Comm/Comm: Warming Center

Orian Zakai addressed the board on behalf of a group that’s been discussing an all-day winter community center. She described how the idea evolved from conversations in the Occupy Ann Arbor camp at Liberty Plaza at Division and Liberty streets. That conversation took place between people who have a warm space to go to and people who spend their time on the streets, she said. A space is needed where people can support and empower each other and where they can teach and learn from each other, she said. The energy and enthusiasm for the idea comes from conversations that have taken place at Liberty Plaza, at the breakfast at St. Andrews, and at the downtown district library, Zakai said.

However, Zakai reported that officials they’ve approached have been discouraging. She noted that the Delonis Center –a homeless shelter on West Huron Street – is not a day-time warming center. Second, she said, the overall attitude of some of the people that the Delonis Center might serve could be summarized by someone who explained why they did not want use the Delonis Center. That person asked and answered a question: Do you want to live in an institution? Neither do I.

Zakai reported that another person described the shelter as similar to a prison or a hospital. Zakai described speaking with officials of the Delonis Center who said they don’t want a community of homeless people – they want people to be placed in housing, with jobs. But Zakai contended that when people wind up in places where they are clearly unwanted, it erodes their self-esteem and leaves them with little self-confidence and little energy for finding jobs or housing.

Zakai said that organizers of the all-day warming shelter have a plan and have volunteers to implement it. She said their biggest concern is locating a site. She described prejudice and fear of change as the greatest obstacles. She asked the board for help in locating a space that could be donated or leased for the project.

Present: Nader Nassif, Newcombe Clark, Bob Guenzel, Roger Hewitt, John Hieftje, John Splitt, Sandi Smith, Leah Gunn, Russ Collins, Keith Orr, Joan Lowenstein, John Mouat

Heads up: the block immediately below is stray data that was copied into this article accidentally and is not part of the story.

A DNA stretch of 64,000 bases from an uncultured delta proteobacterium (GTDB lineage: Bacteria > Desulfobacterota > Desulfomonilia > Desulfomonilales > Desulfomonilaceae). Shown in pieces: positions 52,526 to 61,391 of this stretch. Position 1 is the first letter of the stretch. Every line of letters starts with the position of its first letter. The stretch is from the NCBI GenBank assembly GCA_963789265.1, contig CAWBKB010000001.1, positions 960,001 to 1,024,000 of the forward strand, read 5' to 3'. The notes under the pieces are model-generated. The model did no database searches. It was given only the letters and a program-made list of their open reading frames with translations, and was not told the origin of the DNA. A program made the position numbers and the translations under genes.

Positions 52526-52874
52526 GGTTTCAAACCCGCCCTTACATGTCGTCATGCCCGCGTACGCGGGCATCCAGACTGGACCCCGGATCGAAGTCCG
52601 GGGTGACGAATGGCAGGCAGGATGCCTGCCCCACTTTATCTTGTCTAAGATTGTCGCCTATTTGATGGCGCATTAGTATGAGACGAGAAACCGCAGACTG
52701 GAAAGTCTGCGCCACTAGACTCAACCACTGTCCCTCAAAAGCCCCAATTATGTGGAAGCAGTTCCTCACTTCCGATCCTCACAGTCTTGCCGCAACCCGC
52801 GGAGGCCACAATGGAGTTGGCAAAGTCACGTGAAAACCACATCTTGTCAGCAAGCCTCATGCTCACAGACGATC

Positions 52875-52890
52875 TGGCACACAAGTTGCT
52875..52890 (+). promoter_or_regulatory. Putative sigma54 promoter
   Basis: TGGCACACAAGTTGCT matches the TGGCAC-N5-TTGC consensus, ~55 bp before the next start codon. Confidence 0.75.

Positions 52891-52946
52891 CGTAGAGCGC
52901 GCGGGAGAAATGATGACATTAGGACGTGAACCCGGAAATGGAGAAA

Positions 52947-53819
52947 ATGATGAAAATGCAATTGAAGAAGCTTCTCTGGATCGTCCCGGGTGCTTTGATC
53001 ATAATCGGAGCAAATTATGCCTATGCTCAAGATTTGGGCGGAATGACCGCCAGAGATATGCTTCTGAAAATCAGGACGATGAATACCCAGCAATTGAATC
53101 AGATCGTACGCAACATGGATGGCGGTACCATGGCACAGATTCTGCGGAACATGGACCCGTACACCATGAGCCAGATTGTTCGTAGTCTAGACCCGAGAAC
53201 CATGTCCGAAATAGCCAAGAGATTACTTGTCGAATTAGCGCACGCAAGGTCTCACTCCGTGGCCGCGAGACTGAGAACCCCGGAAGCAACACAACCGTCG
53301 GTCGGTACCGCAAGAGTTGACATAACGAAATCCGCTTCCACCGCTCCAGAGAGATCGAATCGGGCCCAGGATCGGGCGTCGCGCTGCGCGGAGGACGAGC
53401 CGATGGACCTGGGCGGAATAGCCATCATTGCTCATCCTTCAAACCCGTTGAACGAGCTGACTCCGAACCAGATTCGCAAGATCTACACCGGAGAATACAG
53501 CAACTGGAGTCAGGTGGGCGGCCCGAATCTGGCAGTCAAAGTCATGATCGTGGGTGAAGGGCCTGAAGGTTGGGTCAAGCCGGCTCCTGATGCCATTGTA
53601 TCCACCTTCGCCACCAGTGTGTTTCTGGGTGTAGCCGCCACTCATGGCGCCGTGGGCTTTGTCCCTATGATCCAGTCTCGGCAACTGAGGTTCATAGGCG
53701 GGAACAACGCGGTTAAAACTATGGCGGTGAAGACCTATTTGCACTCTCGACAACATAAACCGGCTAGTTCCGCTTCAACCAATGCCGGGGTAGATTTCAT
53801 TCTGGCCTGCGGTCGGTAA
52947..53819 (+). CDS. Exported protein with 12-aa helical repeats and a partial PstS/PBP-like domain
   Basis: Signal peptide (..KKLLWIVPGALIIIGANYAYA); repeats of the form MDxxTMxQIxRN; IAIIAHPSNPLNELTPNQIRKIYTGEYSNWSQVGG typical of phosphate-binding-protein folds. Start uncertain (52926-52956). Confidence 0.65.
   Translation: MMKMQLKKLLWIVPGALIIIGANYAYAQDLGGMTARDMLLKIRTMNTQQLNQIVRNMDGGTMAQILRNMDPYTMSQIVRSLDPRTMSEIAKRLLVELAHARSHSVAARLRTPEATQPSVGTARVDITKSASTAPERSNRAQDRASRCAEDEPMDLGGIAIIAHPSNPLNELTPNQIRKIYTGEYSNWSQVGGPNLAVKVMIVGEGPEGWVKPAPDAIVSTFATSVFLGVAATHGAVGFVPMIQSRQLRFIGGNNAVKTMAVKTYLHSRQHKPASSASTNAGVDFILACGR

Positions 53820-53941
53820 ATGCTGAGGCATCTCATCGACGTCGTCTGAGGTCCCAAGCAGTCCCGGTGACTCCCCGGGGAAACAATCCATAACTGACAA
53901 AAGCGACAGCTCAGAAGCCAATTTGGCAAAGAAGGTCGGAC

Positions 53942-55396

Next board meeting: Noon on Wednesday, Feb. 1, 2012, at the DDA offices, 150 S. Fifth Ave., Suite 301. [confirm date]

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  1. By Paul Bancel
    January 6, 2012 at 9:58 pm | permalink

    Dear Chronicle,
    Is the new underground parking structure over budget, under budget, on time, late. What is the status of the project. For its size, budget and impact there is a paucity of information coming forth on its actual progress. The committee reports and the construction managers report seem pretty cavalier.

    Is there going to be big surprise one of these days?

  2. By Steve Bean
    January 8, 2012 at 9:22 am | permalink

    Dave, any idea why July was omitted from the Hourly Patrons graph?

    It would also be nice to see available spaces superimposed on that one–both of them, actually–but then that’s not your job. (-:

    It’s interesting how Hourly Patrons continues to be used as a measure of demand while not apparently being looked at as one of efficiency of use.

  3. By Rod Johnson
    January 8, 2012 at 10:28 am | permalink

    Steve: Art Fair?

  4. January 8, 2012 at 10:30 am | permalink

    Re: [2] Why was July omitted?

    That’s the Chronicle’s error – we make the charts from the monthly reports the DDA attaches to the monthly board meeting information packet. For now, I’ve swapped in a corrected chart for the larger version to which the small-inline image links.

    Available spaces systemwide are also included in the monthly report. I can think about adding them to the charts we make in the future. I think we’ll need to use a different vertical scale.

    Steve, I think you’re alluding to the fact that the DDA dipped its toe in the water on efficiency of use measures, but has not adopted them as a part of its monthly report. [link to chart] ["DDA Elects Officers, Gets More Parking Data"] I think some board members were concerned that because the “efficiency” is defined over a 24/7 period (much of the time during which parking decks are not open because it’s the middle of the night), the percentage efficiency looks low. My recollection is that those board members were interested in seeing a measure developed that was more sensitive to the specific open hours of each deck.

  5. By Steve Bean
    January 8, 2012 at 3:40 pm | permalink

    Thanks, Dave. I’m more alluding to the fact that “hourly patrons” isn’t a measure of demand relative to capacity. For starters, the factor of length of stay isn’t included. Just to clarify, by “available spaces” in this context I was referring to the number of spaces in the system each month, not whether and when they were used (which _would_ illuminate demand as opposed to efficiency.) For example, the overall system capacity (maybe that’s the better term) is now lower than it was prior to November, due to the sale of the First and Washington lot.

  6. January 10, 2012 at 10:29 pm | permalink